My Brother Ben

Peter Carnavas

I was blown away by Peter Carnavas’ first novel The Elephant and just as in his critically acclaimed debut, Peter’s signature style of gentle story-telling shines through, handling delicate family subjects with the greatest of care and sensitivity.

My Brother Ben is a story of sprawling summer days and the special bond siblings share. I feel so lucky to have my two brothers and the story evoked feelings of nostalgia, taking me back to my own childhood. Endless days of the three of us playing out together in the garden, building dens, riding bikes and hunting for creatures.

Set in Australia (Carnavas’ home) Luke and his big brother Ben spend long hot summer days on the banks of Cabbage Tree Creek. They while away the hours fishing and swimming without a care in the world, spending nights camped out in the back yard, dreaming about owning their own boat someday so they can explore further up stream.

The boys are like chalk and cheese, they couldn’t be more different but their brotherly bond binds them together. Self-assured and popular, Ben doesn’t have to try too hard at anything in life, it would seem he’s good at everything. Things come less easily to quiet Luke who prefers the safety of the shallows and his sketch book whilst his dare-devil brother leaps into the water from The Jumping Tree. He secretly feels inadequate next to his big brother but Ben has a way of lifting him up and making him feel like everything’s going to be ok.

When a local competition to win a canoe is announced, the boys spring into action. Entrants must be under fifteen and make something that celebrates the creek – a painting, photographs, anything that shows it off. Birdwatcher Luke has a talent for sketching and the boys team-up to make a book entitled ‘The Birds of Cabbage Tree Creek.”

But could their unbreakable bond be about to snap? This is the last summer the boys will spend truly together; a last summer spent as little boys before Ben goes off to high school and there are already signs that they are growing apart. Dad upped and left unexpectedly and whilst Ben has continued to talk to him on the phone, Luke feels unable to have a relationship with him.

Aunty Gem is Luke’s confidant. She has opened his eyes to birds and when birdwatching, Luke is able to just ‘be.’ ‘Even on the dark days, birds still sing.’The birds fill the spaces in his mind, keeping stress, worries and thoughts of dad from creeping in.

Soon those sacred summer days are over and for the first time, the boys go their separate ways to school. It’s not long before their closeness starts to feel like a distant memory and when Ben makes a new friend – a girl – Luke feels like he’s losing his brother.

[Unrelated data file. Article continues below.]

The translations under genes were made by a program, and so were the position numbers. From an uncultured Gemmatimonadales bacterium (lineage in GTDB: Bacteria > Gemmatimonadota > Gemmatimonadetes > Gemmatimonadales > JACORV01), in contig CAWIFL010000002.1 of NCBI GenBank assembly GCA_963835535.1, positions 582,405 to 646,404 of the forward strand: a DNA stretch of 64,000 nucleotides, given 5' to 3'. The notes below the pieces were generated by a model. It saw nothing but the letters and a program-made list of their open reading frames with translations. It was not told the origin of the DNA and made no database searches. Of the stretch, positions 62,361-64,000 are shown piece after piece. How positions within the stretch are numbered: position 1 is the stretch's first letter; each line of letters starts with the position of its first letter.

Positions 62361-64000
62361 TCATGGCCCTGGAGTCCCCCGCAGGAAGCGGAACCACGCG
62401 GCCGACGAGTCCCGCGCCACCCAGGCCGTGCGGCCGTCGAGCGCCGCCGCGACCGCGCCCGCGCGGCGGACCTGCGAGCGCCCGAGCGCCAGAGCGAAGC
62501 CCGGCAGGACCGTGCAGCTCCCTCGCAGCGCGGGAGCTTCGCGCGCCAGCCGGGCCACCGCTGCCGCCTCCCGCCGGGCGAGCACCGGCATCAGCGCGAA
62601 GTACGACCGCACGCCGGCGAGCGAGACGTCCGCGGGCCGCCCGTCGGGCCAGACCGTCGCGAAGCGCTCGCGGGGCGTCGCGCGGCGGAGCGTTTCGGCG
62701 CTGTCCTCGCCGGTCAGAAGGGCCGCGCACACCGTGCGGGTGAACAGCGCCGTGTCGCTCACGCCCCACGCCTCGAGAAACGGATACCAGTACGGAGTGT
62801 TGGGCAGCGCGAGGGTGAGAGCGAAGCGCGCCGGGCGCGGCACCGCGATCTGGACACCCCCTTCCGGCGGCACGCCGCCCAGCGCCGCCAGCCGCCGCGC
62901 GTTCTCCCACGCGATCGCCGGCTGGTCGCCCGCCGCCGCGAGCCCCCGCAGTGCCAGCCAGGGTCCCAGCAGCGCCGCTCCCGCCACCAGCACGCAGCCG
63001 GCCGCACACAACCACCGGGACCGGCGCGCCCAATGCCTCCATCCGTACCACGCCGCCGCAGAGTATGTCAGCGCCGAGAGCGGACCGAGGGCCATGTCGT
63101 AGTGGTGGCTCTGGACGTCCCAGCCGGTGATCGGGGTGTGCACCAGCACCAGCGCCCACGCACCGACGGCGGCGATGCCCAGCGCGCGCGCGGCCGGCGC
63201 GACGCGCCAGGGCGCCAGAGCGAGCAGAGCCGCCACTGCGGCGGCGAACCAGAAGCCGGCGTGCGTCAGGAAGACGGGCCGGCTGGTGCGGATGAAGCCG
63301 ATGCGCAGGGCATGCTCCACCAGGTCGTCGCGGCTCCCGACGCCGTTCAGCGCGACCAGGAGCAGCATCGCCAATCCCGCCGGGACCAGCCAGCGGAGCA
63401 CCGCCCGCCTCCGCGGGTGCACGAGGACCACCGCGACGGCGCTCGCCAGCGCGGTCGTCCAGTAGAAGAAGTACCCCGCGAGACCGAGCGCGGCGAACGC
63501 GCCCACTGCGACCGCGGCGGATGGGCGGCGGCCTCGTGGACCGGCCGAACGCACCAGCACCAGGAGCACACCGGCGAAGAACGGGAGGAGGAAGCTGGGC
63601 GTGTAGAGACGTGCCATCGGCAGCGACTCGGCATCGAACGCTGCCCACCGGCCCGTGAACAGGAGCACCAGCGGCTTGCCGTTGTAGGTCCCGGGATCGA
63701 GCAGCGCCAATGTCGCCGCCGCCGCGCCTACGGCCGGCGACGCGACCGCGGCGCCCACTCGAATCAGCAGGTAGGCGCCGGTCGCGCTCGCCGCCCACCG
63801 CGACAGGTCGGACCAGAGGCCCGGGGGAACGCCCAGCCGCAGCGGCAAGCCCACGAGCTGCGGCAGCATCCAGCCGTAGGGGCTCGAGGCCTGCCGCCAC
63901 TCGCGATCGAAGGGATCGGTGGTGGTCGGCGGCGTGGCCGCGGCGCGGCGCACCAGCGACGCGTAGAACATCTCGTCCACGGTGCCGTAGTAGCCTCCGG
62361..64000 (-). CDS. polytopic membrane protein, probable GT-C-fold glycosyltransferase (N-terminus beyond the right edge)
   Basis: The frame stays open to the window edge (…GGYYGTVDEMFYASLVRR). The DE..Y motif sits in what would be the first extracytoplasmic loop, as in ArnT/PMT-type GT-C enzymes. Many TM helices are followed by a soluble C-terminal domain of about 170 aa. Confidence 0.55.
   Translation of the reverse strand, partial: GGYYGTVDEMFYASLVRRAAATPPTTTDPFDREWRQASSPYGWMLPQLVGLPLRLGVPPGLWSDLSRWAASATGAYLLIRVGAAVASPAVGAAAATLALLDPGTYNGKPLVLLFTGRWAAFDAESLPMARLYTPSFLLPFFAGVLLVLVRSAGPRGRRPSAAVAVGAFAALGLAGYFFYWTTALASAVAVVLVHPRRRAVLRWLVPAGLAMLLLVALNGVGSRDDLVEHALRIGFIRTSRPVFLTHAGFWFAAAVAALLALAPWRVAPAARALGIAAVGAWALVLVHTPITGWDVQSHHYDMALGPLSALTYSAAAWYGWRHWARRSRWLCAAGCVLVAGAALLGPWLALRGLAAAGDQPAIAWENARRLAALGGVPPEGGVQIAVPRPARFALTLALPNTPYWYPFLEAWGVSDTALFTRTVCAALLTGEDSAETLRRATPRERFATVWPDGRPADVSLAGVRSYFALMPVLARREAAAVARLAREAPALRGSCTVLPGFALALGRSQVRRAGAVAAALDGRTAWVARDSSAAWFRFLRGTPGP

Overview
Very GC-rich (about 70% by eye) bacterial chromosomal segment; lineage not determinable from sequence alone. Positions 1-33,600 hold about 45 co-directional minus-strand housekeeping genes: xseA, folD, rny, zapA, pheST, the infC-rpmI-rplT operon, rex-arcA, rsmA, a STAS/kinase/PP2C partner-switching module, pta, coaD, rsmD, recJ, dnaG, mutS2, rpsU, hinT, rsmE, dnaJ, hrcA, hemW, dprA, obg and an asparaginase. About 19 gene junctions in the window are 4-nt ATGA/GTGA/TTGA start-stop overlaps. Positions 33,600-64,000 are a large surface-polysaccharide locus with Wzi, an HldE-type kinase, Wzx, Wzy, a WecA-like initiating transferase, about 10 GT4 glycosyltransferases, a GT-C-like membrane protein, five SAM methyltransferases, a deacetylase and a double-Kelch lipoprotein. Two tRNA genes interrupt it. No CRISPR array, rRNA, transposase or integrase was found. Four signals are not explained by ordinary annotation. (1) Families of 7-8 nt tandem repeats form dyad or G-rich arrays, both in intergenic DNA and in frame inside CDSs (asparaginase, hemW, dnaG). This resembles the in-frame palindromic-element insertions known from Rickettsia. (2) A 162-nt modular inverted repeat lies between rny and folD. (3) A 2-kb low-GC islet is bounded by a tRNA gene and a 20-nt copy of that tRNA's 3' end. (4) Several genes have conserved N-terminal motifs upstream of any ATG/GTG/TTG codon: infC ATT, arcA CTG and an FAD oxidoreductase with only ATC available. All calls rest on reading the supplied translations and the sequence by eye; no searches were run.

Feeling pushed out, Luke is lonely and despondent. Life has lost its sparkle without Ben in it and Luke mopes around the house not knowing what to do with himself. Ben will do anything to impress his new friend, even if it’s at Luke’s expense and it seems all loyalty to his brother has been forgotten. He’s lost all patience over the situation with dad too and in a heated moment spits ‘Why don’t you just grow up!’ Will things ever be the same again?

Through Ben and Luke, Carnavas has laid bare the strains sibling relationships can encounter and the changes they go through during different life stages. As an eldest sibling, the story made me appreciate the feelings of envy and frustration, of being left behind that younger bothers and sisters may feel.

Once again, Carnavas harnesses the therapeutic power of animals and nature to heal his characters and help young readers navigate challenging issues. It was a real treat discovering the Australian birds that live around the creek and surrounding suburbs. I’m a big softie when it comes to animal rescues and a certain Magpie melted my heart.

This is such a nostalgic story, brimming with the innocence of childhood and the pain of growing up.

My Brother Ben publishes on 7th April.

With thanks to Pushkin Children’s Books for sending me a review copy.

Also by Peter Carnavas…

If you’ve not yet read The Elephant, I highly recommend that you do! Never before have I read a children’s book that explores caregiver depression so insightfully through the eyes of a child. The Elephant personifies depression, gives it a living animal form and makes what can be a very abstract concept for children accessible.

“A big grey Elephant is following Olive’s father around. It leaves with him for work and trails behind him when he comes home, keeping him heavy & sad. Every day, Olive wishes it would go.

When she is asked to bring something old & wonderful to show her class, Olive immediately wants to bring her old bike, but she will need her dad’s help to fix it. Teaming up with her cheery Grandad & best friend Arthur, she sets out to chase the elephant away. “

Most people will readily admit that their mental health has suffered at times during the pandemic. Although his depression was triggered by the death of his wife, I could really identify with Olive’s father’s loss of motivation to do anything. The temptation to find excuses…to say to the kids ‘we’ll do it tomorrow’

We try to keep it together for our kids but the story really made me think about the signals they pick up on and how their lives are touched by caregiver mental health issues.

This little book has such a big heart. It’s so full of hope and shows children recovery is possible. It also highlights how wonderful Grandparents and pets are. And I didn’t see the ending coming at all – so very, very clever..

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